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United States. Office of Indian Affairs / Annual report of the Commissioner of Indian Affairs, for the year 1874
([1874])

[California],   pp. 311-317 PDF (3.3 MB)


Page 316

316     REPORT    OF   THE   COMMISSIONER       OF INDIAN     AFFAIRS. 
ences. They are thus brought in contact with Mexicans, Spaniards, and unprincipled
whites, 
who take every occasion to supply them with whisky, to engage them in gambling,
and to 
defraud them out of their well-earned wages. Upon my arrival here I found
at once that 
dissipation was general among the Indians of this agency. I regret to say
that such is still 
the case, and that such will very likely continue so long as those offending
against the Gov- 
ernment in this particular go unpunished. It may seem strange that, while
we are well 
informed as to where and in what way most of the liquor is distributed among
them, we 
are nevertheless unable to bring the offenders to justice. The reason is
that both parties 
interested, they who sell and the Indians who buy, are ever on the alert
to shun any of the 
employes or others whom they might suspect as ready to detect, and avoid
entering into 
any transactions unless the circumstances are favorable, then generally in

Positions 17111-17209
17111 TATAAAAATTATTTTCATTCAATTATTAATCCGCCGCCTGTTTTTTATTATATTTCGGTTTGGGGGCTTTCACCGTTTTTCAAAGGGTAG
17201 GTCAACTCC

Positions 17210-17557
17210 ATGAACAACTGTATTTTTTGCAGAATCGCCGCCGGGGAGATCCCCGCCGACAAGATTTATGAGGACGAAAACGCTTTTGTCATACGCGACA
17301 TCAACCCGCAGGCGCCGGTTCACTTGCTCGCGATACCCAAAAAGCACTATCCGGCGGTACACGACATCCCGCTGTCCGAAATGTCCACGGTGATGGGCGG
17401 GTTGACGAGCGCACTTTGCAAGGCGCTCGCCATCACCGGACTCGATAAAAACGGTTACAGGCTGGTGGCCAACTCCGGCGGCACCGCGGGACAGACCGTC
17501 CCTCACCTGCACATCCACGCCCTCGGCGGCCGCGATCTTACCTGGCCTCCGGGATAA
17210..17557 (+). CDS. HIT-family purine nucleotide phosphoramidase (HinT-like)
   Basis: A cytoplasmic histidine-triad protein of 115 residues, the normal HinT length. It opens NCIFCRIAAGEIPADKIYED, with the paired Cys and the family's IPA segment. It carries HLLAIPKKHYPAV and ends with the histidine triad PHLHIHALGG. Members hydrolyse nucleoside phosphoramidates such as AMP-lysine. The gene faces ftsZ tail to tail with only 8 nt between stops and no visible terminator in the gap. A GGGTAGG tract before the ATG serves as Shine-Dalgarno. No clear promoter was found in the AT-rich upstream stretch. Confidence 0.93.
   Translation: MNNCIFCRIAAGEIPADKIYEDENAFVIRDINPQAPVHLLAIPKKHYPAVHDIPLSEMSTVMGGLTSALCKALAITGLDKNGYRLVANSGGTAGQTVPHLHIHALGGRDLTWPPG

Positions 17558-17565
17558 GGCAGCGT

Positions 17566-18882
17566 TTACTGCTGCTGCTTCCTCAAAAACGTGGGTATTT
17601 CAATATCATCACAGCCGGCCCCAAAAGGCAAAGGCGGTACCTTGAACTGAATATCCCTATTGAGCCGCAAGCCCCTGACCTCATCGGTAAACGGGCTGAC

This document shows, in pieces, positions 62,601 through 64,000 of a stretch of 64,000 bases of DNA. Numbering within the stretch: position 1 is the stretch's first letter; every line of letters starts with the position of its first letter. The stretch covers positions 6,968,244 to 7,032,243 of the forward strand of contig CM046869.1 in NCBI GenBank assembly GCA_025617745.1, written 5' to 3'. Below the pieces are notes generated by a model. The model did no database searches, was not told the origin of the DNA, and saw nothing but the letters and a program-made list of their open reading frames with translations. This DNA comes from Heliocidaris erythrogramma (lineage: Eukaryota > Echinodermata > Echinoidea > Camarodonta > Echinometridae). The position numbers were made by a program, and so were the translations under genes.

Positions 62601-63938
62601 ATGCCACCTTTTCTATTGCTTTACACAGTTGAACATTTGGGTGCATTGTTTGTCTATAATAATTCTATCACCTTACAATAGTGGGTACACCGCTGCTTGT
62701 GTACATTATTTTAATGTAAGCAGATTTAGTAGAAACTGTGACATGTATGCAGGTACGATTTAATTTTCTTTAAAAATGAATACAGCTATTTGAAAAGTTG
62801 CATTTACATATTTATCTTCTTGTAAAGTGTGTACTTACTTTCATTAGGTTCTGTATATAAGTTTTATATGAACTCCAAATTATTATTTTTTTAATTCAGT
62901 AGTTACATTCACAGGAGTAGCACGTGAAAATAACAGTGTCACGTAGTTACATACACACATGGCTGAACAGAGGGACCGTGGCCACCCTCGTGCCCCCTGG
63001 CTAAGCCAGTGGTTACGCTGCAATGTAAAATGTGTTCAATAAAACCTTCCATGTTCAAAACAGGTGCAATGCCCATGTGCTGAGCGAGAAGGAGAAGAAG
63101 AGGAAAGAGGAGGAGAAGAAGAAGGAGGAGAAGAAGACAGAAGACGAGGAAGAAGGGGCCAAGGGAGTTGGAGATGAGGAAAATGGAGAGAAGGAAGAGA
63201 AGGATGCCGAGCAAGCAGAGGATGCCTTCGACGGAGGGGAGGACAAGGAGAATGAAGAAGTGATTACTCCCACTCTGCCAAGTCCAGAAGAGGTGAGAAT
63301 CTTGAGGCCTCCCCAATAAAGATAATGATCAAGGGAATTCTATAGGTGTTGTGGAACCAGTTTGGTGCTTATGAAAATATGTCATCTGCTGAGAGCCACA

a clandestine man- 
ner. Before any reform can be looked for anong the Indians, two things seem
necessary : 
first, special means should be provided by the Government to detect the perpetrators
of this 
nefarious work ; and, second, a settled home farther away from such influences
should be 
provided for the Indians, where they can have good land enough to keep them
employed, 
either on their own behalf or for the Government. At all times, when there
is any general 
work to be accomplished, they are required to assist. They generally submit
to all the 
requirements of the agent without objection. During the periods of seed-time
and harvest, 
when the Indians were brought under the direct influences of the employ es,
and were work- 
ing steadily day by day, there was a marked degree of improvement in their
conduct. 
No disturbances have occurred during the year between the Indians and the
whites, and 
none of a serious nature among the Indians themselves. 
This agency is under the supervision of the Methodist Episcopal Church, and,
though 
there has been no missionary in attendance, religious services have been
held regularly for 
the past seven months. As there is no church, we have met in the school-room,
twice upon 
Sabbath and again on Thursday evening of each week. The attendance of the
Indians, 
consisting mostly of the youth, has been fair, sometimes all the room could
contain. They 
have manifested a good degree of interest while being instructed in the Word
of Life, and 
have readily learned to sing many of the songs selected from our Sabbath-school
music. 
Could the young be kept aloof from the degrading influences of the older
ones, there would 
be much to hope for in their future, for many of them are bright and intelligent
and all of 
them well disposed.